Combustible Celluloid

Interview with David Duchovny

Magic Trick

By Jeffrey M. Anderson

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Best known as Agent Mulder on "The X-Files," David Duchovny, 45, cut his directorial teeth on several episodes of that same show. Now his first feature film as writer, director and actor, House of D, opens this week in San Francisco theaters. It's a coming-of-age story set in 1970s New York about a young man (Anton Yelchin) and his friend, a mentally retarded janitor (Robin Williams). Duchovny's wife Tea Leoni plays the young man's mother, and Duchovny plays the young man, all grown up and living in Paris in the present day.

Combustible Celluloid: How did you go about re-creating 1970s New York on a low budget?

David Duchovny: Big cities change a lot but there are a lot of places that don't change at all. I knew I could do it for a certain amount of money. All I was paying for was cars and clothes. The whole thing was putting a car in front of something that said, 're-elect Clinton' or things like that. I got a big bus and brought it everywhere I went. And there's a green Opal that you see in the background five or six times. It's like a magic trick. You give people some clues, you give them the cars, and hopefully they won't notice anything else.

CC: I know songs can get expensive. Did you get all the 1970s-era songs that you wanted?

I'm happy with the music. Those songs, even if they're not the best songs, sometimes they mean so much to me just because they were around that time. That's part of what music is. As much as I don't like what's on the radio now, I recognize that 30 years from now somebody's going to write a period piece and these songs are going to feel like what these songs feel like to me. "Whoops, I Did It Again!" is going to bring tears to middle-aged man's eyes 30 years from now. So romantic!

CC: When you directed your "X-Files" episodes, you probably had a lot more money and a lot less time. How was that different from this experience?

DD: Maybe I had a crane for three days on this movie, and on "The X-Files," by the sixth or seventh season you could have a crane anytime you wanted. Maybe I could have used a couple more days, but generally I felt I had everything I needed. It wasn't like making a movie on my credit cards. I would have been hard-pressed to figure out how to spend more money on the technical stuff. A lot of times when you don't have money you're forced to make really interesting decisions, but if you have all the money in the world, you never have to leave your room. You just draw up everything on the computer.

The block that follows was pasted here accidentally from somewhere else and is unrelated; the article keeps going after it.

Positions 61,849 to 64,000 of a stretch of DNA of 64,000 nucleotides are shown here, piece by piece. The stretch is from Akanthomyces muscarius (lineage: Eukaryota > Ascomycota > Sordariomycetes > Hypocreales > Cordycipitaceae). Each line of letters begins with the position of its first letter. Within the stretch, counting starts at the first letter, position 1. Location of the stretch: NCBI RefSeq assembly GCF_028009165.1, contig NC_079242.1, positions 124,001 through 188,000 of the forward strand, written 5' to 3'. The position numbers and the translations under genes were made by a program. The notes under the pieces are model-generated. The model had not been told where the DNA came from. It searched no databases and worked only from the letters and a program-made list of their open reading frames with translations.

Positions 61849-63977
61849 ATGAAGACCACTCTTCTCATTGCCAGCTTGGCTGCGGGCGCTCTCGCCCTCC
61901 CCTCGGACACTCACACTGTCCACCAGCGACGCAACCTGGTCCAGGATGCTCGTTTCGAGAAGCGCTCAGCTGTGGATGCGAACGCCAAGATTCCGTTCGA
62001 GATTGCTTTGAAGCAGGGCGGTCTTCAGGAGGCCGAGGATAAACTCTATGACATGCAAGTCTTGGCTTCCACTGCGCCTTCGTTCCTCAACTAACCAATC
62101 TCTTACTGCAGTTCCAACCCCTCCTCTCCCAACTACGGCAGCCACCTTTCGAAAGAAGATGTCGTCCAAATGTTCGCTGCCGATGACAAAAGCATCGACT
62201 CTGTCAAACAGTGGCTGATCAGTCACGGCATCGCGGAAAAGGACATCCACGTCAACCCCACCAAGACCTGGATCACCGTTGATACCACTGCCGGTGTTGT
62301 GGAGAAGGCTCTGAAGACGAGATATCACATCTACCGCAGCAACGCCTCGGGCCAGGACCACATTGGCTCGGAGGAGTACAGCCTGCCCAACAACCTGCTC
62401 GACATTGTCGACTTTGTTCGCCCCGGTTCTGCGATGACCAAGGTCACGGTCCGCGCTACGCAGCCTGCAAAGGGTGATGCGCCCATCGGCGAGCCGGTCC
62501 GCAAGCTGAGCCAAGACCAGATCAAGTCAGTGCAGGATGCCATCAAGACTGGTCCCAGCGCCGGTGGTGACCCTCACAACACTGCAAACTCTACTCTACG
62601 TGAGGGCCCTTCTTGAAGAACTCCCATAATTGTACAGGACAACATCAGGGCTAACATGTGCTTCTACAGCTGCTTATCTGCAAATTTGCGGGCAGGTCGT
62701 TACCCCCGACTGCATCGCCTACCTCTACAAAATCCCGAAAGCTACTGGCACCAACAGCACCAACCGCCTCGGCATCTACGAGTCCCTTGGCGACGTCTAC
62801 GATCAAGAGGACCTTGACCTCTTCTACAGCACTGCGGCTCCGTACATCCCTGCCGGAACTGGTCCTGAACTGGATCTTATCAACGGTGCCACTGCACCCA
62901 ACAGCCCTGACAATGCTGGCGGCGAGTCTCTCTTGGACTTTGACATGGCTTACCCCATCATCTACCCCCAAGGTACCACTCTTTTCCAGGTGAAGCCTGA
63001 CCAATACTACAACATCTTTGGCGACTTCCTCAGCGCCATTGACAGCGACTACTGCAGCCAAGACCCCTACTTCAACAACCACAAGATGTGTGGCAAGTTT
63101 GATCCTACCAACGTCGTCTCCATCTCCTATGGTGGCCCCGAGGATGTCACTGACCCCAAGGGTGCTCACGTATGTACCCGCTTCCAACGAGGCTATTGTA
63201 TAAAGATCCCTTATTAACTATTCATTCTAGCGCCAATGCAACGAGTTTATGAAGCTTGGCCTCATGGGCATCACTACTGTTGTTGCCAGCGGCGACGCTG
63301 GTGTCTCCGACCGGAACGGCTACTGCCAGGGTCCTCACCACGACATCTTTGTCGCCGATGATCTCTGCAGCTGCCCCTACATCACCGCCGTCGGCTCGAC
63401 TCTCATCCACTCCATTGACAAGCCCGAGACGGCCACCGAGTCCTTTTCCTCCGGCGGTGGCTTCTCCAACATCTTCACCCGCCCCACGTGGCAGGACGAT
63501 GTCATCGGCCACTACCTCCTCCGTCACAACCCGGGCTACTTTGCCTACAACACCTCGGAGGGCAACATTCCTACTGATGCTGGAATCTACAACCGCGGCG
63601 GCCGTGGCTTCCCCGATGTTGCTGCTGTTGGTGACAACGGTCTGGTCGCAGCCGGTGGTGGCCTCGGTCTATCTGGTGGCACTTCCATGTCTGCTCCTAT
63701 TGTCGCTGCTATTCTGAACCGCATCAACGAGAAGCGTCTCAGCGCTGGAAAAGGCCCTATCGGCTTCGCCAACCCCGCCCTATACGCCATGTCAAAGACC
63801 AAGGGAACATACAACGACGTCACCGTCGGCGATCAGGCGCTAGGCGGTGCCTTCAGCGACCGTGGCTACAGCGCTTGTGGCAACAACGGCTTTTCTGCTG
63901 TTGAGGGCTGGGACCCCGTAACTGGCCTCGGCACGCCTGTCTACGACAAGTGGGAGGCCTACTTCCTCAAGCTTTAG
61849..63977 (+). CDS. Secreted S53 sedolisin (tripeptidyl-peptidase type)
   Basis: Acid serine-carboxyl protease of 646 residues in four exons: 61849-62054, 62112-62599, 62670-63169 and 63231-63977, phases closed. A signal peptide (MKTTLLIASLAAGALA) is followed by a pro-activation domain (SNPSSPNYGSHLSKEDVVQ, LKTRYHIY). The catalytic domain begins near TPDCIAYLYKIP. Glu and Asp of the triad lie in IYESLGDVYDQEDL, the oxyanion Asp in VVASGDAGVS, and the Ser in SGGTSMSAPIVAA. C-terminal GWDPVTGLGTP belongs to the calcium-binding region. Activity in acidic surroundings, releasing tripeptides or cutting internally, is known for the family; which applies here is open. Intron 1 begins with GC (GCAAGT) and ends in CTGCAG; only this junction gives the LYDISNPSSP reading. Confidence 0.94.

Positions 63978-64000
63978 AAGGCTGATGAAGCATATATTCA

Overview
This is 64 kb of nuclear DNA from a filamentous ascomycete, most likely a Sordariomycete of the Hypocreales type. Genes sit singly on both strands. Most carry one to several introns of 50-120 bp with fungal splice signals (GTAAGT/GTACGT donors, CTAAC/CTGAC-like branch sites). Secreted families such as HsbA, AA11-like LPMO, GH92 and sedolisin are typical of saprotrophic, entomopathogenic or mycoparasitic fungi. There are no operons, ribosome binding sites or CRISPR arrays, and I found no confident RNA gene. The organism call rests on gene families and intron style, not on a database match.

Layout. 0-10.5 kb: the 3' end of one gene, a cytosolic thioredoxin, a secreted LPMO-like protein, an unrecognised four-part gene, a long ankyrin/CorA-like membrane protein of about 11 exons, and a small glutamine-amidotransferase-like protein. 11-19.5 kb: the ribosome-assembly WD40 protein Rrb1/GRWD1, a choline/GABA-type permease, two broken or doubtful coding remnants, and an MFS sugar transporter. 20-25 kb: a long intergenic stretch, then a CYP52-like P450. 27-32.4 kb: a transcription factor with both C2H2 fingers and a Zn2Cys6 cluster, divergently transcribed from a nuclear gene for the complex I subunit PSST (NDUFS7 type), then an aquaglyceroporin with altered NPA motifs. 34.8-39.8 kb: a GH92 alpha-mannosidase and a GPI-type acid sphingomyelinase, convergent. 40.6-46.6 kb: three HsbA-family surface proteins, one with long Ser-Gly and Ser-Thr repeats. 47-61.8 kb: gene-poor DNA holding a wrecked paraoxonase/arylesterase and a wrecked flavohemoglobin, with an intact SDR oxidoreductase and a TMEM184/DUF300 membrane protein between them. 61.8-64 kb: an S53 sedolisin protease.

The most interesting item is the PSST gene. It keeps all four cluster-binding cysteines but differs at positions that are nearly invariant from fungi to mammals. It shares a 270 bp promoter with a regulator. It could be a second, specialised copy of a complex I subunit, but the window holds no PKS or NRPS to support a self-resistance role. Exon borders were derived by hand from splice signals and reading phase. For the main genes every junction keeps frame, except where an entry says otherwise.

CC: How did you find working with Robin Williams?

DD: When I first talked to Robin, he said he wanted to do the prosthetic teeth and do something with his ears, and I was afraid of this, because it cost money. I got this bill, and I was like, 'there goes my crane.' At first I was against it, because his character is like a magical entity. He's not a recognizable syndrome. You're not going to look him up in a book and say, 'this is what he's got.' And making him physically different I thought was going to be too specific. But when he showed up, it was subtle and profound. That was really all the directing I did with Robin. It was just staying on the same page and I wanted him to be mythical.

CC: What do you mean by 'mythical'?

DD: He's that childhood protector that you outgrow. He's a fairytale character. He's an ogre. He's a dragon. He's Puff the Magic Dragon. Little Jackie Paper grows up and poor Puff has to stay behind alone. And I always thought as silly as that song is culturally, I always get sad when I hear that song, because he leaves Puff behind. So Robin was Puff.

CC: How was working with your wife Téa Leoni?

DD: She was really scared that she wasn't going to get it. I didn't have an idea of what was right and I think she's so good that it wasn't really an issue for me. But it was tough for her. She was saying, "I'm terrible. I'm screwing up the movie." Actors are very insecure that way, but when you're married to one and she's in your movie, it's doubled.

CC: Did you actually shoot in Paris?

DD: Yes. I did all that bike riding stuff in Paris. None of that was locked up. They were like, 'you sure you want to do this?' And I was like, 'Yeah! It'll look cool when I get out in front." I'd stop and look at playback on the Steadycam. And people had been yelling out the car, "Mul-DAIR, Mul-DAIR!" My dad retired and moved to Paris, which was partly the inspiration for the kid leaving, and he was known as "Pere de Mulder." He said, "You're helping me get free coffee."

April 29, 2005

Partial David Duchovny Filmography:
Working Girl (1988)
New Year's Day (1989)
Bad Influence (1990)
Twin Peaks (1990)
Don't Tell Mom the Babysitter's Dead (1991)
The Rapture (1991)
Ruby (1992)
Beethoven (1992)
Chaplin (1992)
Kalifornia (1993)
Playing God (1997)
The X-Files (1998)
Return to Me (2000)
Evolution (2001)
Zoolander (2001)
Full Frontal (2002)
Connie and Carla (2004)
House of D (2005)
Trust the Man (2005)
The TV Set (2005)
Things We Lost in the Fire (2007)
The Secret (2007)
The X-Files: I Want to Believe (2008)

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